Military Trench Coat

British and French soldiers wore heavy and cumbersome serge overcoats, but Thomas Burberry changed this with his new lightweight and fashionable military trench coat. In the beginning only the British Officers and Warrant Officers Class 1 were allowed to own and wear this optional piece of apparel.

It was not until World War II that the enlisted men were allowed to wear this military trench coat. Soon the ladies of the British armed forces jumped on the bandwagon and adopted the coat as part of their military uniform. During World War II London Fog manufactured the first model for the soldiers of the U.S. Its popularity was such that not only the U.S. armed forces wore them but they were worn by Russian and other European armed forces.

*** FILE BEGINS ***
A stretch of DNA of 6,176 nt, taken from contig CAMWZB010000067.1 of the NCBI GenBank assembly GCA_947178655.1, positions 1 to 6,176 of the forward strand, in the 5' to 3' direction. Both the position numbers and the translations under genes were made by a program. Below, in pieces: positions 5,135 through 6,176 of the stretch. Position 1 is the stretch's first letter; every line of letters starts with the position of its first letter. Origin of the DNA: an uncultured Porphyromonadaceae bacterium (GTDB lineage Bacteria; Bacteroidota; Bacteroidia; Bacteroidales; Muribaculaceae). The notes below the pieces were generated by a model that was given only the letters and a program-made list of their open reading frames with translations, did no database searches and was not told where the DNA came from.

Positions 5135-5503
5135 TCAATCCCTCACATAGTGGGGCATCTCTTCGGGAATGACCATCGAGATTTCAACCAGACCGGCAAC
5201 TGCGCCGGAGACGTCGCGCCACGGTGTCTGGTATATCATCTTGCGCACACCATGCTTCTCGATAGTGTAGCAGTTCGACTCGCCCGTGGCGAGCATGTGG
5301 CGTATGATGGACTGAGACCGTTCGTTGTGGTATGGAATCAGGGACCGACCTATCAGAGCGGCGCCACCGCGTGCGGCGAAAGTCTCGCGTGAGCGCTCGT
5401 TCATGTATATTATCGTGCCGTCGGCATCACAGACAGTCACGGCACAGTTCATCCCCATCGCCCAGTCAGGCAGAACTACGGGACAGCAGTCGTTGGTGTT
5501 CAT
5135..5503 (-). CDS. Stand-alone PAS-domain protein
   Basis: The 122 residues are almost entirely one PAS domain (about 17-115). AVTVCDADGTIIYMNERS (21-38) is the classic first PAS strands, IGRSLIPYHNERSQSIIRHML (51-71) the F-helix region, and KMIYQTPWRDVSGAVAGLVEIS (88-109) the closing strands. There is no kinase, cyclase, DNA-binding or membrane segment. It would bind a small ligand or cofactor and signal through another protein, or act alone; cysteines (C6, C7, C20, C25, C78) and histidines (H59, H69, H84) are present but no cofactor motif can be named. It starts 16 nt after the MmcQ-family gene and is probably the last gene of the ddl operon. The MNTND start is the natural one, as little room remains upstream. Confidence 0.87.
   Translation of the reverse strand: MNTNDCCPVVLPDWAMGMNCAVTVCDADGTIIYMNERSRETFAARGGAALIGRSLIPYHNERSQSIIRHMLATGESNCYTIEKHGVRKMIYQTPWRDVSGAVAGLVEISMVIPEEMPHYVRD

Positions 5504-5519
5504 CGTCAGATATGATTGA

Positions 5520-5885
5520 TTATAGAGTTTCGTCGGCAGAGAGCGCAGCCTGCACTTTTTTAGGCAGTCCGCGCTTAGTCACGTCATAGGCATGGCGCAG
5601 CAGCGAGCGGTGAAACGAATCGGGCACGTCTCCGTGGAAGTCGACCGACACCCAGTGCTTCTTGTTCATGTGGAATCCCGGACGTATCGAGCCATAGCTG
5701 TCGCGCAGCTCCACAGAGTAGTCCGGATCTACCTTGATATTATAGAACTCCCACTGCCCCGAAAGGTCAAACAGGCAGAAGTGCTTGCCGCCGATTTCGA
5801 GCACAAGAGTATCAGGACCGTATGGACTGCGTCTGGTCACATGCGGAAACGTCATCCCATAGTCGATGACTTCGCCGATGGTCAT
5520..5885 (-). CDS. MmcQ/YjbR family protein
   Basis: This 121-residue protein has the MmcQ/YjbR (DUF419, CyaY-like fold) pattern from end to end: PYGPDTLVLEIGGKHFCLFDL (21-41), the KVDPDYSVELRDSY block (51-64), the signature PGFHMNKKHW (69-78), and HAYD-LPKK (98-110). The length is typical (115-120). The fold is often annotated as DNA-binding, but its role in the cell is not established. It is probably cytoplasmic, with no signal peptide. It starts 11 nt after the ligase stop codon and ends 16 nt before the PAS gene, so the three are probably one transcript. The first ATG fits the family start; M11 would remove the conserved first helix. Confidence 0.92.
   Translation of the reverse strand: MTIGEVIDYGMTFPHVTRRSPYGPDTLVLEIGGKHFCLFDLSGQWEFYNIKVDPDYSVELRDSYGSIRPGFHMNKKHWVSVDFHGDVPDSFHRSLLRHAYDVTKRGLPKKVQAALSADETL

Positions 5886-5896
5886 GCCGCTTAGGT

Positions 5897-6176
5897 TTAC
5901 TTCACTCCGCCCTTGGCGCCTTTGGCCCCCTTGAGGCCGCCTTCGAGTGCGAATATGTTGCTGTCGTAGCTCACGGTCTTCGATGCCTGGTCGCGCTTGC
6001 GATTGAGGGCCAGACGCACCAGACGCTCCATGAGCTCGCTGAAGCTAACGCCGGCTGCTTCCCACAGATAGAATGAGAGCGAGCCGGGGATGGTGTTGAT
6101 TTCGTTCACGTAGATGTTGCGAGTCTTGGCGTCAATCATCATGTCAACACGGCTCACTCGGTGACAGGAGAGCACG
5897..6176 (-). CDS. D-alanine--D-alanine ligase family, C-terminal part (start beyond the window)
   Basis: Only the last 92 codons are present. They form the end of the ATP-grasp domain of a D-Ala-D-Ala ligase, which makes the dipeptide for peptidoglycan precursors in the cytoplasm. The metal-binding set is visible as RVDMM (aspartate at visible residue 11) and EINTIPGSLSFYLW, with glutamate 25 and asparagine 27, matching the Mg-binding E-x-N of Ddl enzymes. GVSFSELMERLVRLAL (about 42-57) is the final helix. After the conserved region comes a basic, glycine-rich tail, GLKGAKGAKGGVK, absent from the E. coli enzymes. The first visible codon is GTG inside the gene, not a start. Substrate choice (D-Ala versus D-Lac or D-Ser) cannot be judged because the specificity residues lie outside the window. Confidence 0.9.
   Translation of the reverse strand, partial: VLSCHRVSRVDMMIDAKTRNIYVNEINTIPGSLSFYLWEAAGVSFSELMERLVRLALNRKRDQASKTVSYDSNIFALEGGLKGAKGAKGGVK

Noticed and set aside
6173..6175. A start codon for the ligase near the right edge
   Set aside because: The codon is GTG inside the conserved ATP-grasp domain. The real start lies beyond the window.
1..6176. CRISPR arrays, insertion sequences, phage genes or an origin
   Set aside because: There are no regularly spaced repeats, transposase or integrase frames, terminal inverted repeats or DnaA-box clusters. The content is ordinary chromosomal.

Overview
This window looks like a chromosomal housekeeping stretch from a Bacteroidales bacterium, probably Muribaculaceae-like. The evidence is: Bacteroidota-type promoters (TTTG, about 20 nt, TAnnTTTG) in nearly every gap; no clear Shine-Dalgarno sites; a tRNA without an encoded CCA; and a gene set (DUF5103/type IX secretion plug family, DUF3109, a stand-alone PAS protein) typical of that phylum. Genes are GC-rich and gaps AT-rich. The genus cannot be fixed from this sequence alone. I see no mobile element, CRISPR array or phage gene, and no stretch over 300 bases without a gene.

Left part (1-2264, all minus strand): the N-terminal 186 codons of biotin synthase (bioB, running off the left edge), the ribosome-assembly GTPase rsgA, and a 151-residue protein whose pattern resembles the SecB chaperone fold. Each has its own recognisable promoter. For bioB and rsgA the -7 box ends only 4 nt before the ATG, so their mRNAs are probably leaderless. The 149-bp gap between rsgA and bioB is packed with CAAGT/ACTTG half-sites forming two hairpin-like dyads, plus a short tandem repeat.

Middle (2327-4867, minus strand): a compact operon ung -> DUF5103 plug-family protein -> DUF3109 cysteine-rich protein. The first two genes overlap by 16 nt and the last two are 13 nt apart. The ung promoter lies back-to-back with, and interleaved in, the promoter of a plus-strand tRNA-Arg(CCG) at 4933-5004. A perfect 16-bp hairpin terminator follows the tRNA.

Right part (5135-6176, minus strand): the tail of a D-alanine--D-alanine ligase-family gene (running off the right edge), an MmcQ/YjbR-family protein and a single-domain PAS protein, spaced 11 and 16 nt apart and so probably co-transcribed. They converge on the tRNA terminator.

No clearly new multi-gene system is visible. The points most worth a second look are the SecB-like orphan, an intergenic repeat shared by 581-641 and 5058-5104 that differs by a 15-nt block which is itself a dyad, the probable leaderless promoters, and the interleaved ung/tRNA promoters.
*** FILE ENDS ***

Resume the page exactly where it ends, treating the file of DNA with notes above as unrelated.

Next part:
This exciting new outerwear had everything that was needed by the soldier to conveniently carry maps and other equipment. This was accomplished with a belt, button down shoulder straps and D-rings. The films featured this style of overcoat in numerous movies. Comedians portraying spies and fictitious detectives all wore them. Remember Peter Sellers’ Inspector Clouseau and Peter Faulk’s Columbo?

Modern films are still using the same style of garb on both good guys and bad guys. Without skipping a beat or making a change, the coat came into the modern world of fashion. Business men and women alike wear the trenchcoat as business wear and casual wear.

Almost every wardrobe in Britain and the United States has a Burberry or London Fog military trench coat in it. The coat has proudly retained its romantic and heroic look.